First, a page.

July 29, 2014 ◆ Shuntaro Kondo
Teaism is not just part of Japanese culture, but also an advocate for good health.
Last time, I established that the basic meaning of practicing Teaism is to drink tea (matcha) and enjoy it.
Nonetheless, drinking matcha is thought to be a very difficult thing. Of course, it is very hard to make matcha formally. However, making it is quite simple; just put matcha powder into a bowl, add hot water, and stir the tea with a tea whisk (called chasen 茶筅). So when you think about it, there’s really nothing to it.
You make black tea and coffee by dripping, don’t you? Making matcha is just as easy. However, most importantly, a tea whisk is essential for making matcha. Please only prepare matcha using this tool.
I was once challenged to make matcha with a handy food processor and an egg whisk instead of a tea whisk. It was very difficult to achieve the right taste. A proper matcha tea whisk is made of finely split bamboo. It makes use of the bamboo’s flexibility to make creamy bubbles. So, to make delicious matcha it seems there is no alternative tool that would replace the bamboo tea whisk.
I went off on a tangent there… Let’s return to the true simplicity in making matcha.
Considering the directions stated earlier, you still think it is hard to make matcha, don’t you? To prove that drinking matcha is not hard, I will say now that I’ve been drinking matcha every morning without fail for four years. No problems!
I’ve uploaded tea bowlpictures from time to time on Facebook because I like to show my own tea bowl collection. As time went by, my friends became very interested in seeing the next photo release when I didn’t upload our last photo session in a timely manner; they would ask “Don’t you have today’s pics? Are you sick?”.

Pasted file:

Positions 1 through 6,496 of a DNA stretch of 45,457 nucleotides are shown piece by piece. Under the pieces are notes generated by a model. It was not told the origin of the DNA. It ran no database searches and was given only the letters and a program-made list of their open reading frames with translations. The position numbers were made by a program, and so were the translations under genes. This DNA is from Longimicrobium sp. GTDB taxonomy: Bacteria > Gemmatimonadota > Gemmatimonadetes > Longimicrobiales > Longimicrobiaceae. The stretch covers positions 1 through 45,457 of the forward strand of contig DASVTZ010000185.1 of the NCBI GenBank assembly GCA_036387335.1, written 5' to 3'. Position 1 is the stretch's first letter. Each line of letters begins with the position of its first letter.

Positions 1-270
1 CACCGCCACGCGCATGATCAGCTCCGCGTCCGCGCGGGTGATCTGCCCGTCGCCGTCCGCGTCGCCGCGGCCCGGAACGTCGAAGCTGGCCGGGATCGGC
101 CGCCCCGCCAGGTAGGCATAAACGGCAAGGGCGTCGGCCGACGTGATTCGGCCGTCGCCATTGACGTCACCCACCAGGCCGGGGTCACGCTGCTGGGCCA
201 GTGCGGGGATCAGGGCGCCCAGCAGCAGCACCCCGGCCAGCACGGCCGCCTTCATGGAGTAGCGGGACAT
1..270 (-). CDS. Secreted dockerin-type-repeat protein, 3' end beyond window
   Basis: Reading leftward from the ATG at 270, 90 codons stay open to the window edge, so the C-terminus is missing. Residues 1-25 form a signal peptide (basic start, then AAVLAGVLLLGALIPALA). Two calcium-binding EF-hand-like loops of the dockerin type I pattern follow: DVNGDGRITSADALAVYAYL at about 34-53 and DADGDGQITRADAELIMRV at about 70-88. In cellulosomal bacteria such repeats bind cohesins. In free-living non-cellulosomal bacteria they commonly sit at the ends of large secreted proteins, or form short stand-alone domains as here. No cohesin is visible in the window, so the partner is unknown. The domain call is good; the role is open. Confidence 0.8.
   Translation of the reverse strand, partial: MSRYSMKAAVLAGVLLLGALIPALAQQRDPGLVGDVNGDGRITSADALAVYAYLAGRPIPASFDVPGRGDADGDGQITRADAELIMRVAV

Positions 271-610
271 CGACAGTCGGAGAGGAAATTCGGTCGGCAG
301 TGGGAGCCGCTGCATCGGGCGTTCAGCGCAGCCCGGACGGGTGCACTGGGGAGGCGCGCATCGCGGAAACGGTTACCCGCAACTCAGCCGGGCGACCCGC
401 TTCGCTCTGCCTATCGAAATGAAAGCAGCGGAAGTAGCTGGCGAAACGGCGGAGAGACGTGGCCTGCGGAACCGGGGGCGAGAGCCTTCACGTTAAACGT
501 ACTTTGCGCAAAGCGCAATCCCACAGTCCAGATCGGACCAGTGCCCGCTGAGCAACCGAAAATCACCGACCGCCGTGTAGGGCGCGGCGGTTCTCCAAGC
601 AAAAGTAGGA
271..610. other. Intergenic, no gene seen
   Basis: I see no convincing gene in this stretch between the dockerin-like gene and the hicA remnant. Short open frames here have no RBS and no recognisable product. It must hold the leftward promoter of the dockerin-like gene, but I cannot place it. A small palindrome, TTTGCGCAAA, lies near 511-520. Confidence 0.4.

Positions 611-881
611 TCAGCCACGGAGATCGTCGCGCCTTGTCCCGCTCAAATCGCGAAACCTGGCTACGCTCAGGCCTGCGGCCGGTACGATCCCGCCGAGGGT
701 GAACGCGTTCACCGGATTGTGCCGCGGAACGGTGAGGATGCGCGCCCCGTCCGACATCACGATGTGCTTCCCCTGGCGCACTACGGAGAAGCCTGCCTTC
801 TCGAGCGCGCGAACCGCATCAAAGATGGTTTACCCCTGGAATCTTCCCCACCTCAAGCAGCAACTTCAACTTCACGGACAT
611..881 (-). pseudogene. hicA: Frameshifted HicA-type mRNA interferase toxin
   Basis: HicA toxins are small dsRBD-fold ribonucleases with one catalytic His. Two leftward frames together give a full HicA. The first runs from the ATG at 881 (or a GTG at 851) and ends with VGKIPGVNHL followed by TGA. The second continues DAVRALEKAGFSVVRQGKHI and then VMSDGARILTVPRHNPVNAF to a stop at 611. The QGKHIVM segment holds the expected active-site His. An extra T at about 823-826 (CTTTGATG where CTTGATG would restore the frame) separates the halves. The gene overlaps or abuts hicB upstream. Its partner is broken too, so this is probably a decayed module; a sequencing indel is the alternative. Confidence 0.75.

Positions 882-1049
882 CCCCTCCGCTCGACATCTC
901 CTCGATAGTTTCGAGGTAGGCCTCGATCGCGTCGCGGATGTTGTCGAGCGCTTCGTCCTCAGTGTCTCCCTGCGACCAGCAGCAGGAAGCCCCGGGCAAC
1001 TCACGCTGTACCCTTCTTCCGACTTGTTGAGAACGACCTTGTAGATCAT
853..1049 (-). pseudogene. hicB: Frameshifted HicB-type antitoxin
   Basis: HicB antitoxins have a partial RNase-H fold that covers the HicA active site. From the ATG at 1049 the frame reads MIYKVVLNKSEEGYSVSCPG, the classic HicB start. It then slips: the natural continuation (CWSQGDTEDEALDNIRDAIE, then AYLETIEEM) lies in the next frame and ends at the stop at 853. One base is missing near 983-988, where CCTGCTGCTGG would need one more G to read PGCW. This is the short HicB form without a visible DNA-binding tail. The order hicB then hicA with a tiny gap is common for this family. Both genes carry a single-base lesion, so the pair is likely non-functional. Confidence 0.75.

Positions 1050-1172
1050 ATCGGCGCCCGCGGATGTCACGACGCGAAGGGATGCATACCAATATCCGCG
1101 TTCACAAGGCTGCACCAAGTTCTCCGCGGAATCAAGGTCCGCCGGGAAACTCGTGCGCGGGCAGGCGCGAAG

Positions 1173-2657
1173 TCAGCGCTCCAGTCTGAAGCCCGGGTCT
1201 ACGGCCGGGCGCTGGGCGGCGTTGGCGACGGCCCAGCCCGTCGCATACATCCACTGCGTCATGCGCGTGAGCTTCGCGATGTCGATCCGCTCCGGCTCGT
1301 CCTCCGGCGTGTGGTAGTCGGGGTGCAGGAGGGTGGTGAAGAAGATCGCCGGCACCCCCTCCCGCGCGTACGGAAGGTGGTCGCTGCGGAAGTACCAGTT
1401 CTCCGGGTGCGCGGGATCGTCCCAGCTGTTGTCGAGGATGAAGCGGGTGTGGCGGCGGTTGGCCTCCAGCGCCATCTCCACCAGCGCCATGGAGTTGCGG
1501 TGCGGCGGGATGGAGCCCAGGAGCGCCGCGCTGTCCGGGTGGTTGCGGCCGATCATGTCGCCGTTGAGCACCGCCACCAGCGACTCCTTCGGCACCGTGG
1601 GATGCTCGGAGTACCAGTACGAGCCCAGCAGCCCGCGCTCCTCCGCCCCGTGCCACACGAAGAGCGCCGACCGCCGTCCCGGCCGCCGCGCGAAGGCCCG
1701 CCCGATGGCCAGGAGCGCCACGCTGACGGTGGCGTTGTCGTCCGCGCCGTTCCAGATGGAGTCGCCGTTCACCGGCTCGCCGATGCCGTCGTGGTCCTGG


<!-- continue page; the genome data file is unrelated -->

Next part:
Traditional Japanese cuisine (called washoku 和食) was added to UNESCO’s Intangible Cultural Heritage list last year. Japanese food culture is attracting more global attention than ever before. Traditional Japanese cuisine is understood as being very healthy (i.e. sushi and sashimi).
Teaism also attracts attention as being the practice that represents part of Japan’s culture. It is yet another extension to healthy traditional Japanese cuisine. In fact, I haven’t caught a cold since I began drinking matcha. After I mentioned this to one of my Australian friends, he also started drinking matcha every day. After he started that routine, he said his physical health improved.
Notably, the Shizuoka prefecture (a prefecture which consumes the most green tea in Japan), is the area notable for the longevity of its’ resident’s lives. The people appear to live longer here compared to the rest of the Japanese population. In addition, one of Japan’s famous professors published a treatise arguing that the risk of death decreases by drinking green tea regularly.
Hence it is with confidence that I say that Teaism attracts attention as part of Japanese culture, a culture within itself, as well as for its attributes in improving both body and mental health.
Why not start including matcha in your daily diet today?